Room for the dead

Urban cemeteries face overcrowding, but space andcremation rates leave plenty of plots in more rural areas

Urban cemeteries face overcrowding, but space andcremation rates leave plenty of plots in more rural areas

May 05, 2003|by KATE COLEMAN

Everybody's going to die.

Modern medicine has extended life expectancies, but eventually, one way or another, death will happen.

Where will you - physically, not your soul or spirit - go?

The U.S. Census Bureau counted more than 280 million Americans in Census 2000. Maryland's 2000 population was more than five and a half million people, and Washington County residents numbered 132,000.

Will there be room in the cemeteries for everyone?

It's not a problem, says Robert Fells, external chief operating officer and general counsel at the International Cemetery and Funeral Association. The Reston, Va.-based trade organization holds educational conferences and provides information for its more than 6,000 members and consumers, as well.


Although the population is expanding, Fells says that many cemeteries in the United States have undeveloped land. And, the increasing rate of cremation also is having an effect on the use of cemetery land for burials. About 20 to 25 percent of people nationwide are choosing cremation, Fells says. The rate is higher in California and Florida - about 40 percent, he estimates.

No one seems to be able to come up with a precise number of cemeteries or cemetery acreage.

"We actually don't have good numbers on that," says Dennis Britson, executive director of the North American Cemetery Regulators Association. Many cemeteries are exempt from regulations, he says, and even among the 600 to 700 regulated cemeteries in Iowa, where Britson lives and works, the number of cemetery acres is not information that's required.

Fells estimates there are about 22,000 cemeteries in the United States. Most cemeteries are not-for-profit operations, he says. That's a small part of the estimated 100,000 to 200,000 "burial grounds" in the country, a term that includes private and church-affiliated resting places, he adds.

In Washington County, cemeteries are allowed in all zoning classifications, says Robert Arch, Washington County planning director. Often, cemeteries are associated with churches, he says. "We've never had anybody contact us with space problems," he says.

Charles S. Brown, owner of Rest Haven Cemetery and Mausoleum, has 50 acres in his cemetery in the North End of Hagerstown. He figures there will be enough room for 50 to 75 more years.

Cemetery real estate is tighter in more populous areas of the country, however.

In New York City and in some of the older cities in New York, cemetery space is a problem, says Richard D. Fishman, director, New York Department of Cemeteries.

There's been a reclamation bill in the state legislature for a couple of years - it's passed the house, but not the senate, Fishman says. If passed this session, the law would enable cemeteries to reclaim graves that were bought 75 or more years ago, but never used. All possible contacts with purchasers or their descendants would have to be made, but if the plots were clear, as many as 10,000 to 30,000 graves could be made available, says Fishman, who's also the president of the North American Cemetery Regulators Association. That would keep New York cemeteries going for quite a while, he adds. "But eventually, that's it."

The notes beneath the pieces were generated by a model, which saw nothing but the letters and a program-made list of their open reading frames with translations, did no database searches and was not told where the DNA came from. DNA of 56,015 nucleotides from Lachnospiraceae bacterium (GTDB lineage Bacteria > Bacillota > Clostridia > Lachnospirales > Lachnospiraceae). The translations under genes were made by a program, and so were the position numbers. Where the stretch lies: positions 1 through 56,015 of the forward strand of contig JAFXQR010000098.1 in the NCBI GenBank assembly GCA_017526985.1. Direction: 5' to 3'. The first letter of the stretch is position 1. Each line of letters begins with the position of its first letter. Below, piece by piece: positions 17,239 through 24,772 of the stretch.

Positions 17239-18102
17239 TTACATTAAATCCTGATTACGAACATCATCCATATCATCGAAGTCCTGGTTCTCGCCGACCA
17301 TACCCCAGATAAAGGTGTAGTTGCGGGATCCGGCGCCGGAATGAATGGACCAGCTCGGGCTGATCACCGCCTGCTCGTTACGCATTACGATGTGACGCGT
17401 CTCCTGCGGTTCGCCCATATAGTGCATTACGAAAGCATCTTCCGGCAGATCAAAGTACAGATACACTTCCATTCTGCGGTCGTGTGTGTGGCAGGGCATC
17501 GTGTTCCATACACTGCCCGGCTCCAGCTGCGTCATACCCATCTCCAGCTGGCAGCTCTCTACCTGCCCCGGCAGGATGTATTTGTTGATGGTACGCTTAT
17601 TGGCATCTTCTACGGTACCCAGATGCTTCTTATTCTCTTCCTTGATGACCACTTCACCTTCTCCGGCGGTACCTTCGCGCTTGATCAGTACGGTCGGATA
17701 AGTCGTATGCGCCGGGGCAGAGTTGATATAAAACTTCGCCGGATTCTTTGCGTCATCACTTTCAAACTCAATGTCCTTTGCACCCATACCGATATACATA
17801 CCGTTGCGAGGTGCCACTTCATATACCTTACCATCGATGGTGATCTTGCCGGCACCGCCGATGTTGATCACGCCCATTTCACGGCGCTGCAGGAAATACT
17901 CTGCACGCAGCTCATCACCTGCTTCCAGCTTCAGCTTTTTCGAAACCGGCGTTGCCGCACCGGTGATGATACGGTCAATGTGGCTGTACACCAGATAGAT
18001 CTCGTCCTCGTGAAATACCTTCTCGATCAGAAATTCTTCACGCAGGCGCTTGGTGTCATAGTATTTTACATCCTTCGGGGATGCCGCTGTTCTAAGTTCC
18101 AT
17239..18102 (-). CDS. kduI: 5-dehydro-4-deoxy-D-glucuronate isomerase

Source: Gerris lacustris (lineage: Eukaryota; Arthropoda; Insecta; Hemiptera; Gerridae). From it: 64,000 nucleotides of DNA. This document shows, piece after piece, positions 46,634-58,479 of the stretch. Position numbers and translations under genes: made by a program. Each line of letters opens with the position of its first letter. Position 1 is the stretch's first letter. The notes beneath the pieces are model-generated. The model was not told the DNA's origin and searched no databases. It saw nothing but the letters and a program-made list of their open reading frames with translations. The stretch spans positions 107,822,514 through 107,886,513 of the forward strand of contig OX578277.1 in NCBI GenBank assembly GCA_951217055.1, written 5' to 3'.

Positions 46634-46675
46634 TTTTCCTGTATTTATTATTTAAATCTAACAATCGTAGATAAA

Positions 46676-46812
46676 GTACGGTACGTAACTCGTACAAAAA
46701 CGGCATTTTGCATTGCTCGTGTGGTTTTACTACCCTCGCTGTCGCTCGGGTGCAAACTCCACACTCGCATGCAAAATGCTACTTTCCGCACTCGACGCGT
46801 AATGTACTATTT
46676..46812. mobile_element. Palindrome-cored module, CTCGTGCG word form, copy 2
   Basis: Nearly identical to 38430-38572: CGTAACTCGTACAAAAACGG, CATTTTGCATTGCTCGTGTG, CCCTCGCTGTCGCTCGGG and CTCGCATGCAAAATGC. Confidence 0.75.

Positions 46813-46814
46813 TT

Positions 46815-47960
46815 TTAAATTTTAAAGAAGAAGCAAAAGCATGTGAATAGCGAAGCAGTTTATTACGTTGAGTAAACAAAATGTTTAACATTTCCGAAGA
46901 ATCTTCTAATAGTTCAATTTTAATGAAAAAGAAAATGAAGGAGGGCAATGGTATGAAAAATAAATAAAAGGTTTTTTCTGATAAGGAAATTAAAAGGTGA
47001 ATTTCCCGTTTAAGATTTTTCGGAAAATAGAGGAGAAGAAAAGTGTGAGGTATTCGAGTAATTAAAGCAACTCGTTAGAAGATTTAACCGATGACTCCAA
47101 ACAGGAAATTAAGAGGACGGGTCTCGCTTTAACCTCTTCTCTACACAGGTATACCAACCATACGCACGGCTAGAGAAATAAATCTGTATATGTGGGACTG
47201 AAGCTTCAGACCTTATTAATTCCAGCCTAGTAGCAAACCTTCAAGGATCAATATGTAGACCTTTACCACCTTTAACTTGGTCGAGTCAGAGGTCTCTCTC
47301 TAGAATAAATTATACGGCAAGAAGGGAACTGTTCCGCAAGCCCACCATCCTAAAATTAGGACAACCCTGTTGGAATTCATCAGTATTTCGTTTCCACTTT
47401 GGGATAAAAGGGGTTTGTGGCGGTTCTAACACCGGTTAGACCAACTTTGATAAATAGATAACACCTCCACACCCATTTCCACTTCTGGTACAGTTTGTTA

Fishman also sees the rate of cremation increasing. And there are other space-in-the-earth-saving options.

Many cemeteries allow for the "double depth" burials, the burial of two caskets - one above the other - in one grave, according to information on the International Cemetery and Funeral Association Web site,

Interment in a mausoleum - a large building that provides above-ground entombment for a number of people - is another alternative.

Cremation, the process of burning the body of the deceased, is being selected by more individuals or their families as a method of final disposition. One reason is, it's cheaper, says Steven Sklar, director of the Maryland Office of Cemetery Oversight. Some people choose to have the cremated remains or cremains, buried at a cemetery - an "earth burial." Others choose to purchase a niche in a columbarium, which Brown describes as a miniature mausoleum. Some scatter the ashes of their loved one in a designated scattering place in a cemeteries, or in a place of significance to the deceased person.

You can scatter ashes anywhere you want - "so far" - with permission from the property owner if that applies, Sklar says. He's read about opportunities to have your ashes fused to a coral reef or blasted into space.

Yes, we all will die.

"A lot of people don't think about it," Fells says. They are "dumbstruck" at the death of their 95-year-old grandmother.

Fells and members of his association would prefer to deal with people who have thought about death and funeral arrangements. They can make better decisions and choices when they are not overcome by grief.

Sklar, president-elect of the North American Cemetery Regulators Association, also has a considerable amount of consumer contact. His office phone number is printed on every cemetery contract. He says he's had calls from graveside - people on cell phones voicing tearful complaints about services they paid for and say weren't delivered. Sklar's office is a resource for consumers, and people can do some shopping - ahead of time - and avoid such situations.

We want people to be able to go to a cemetery for one purpose: To celebrate the life of a loved one, Sklar says.

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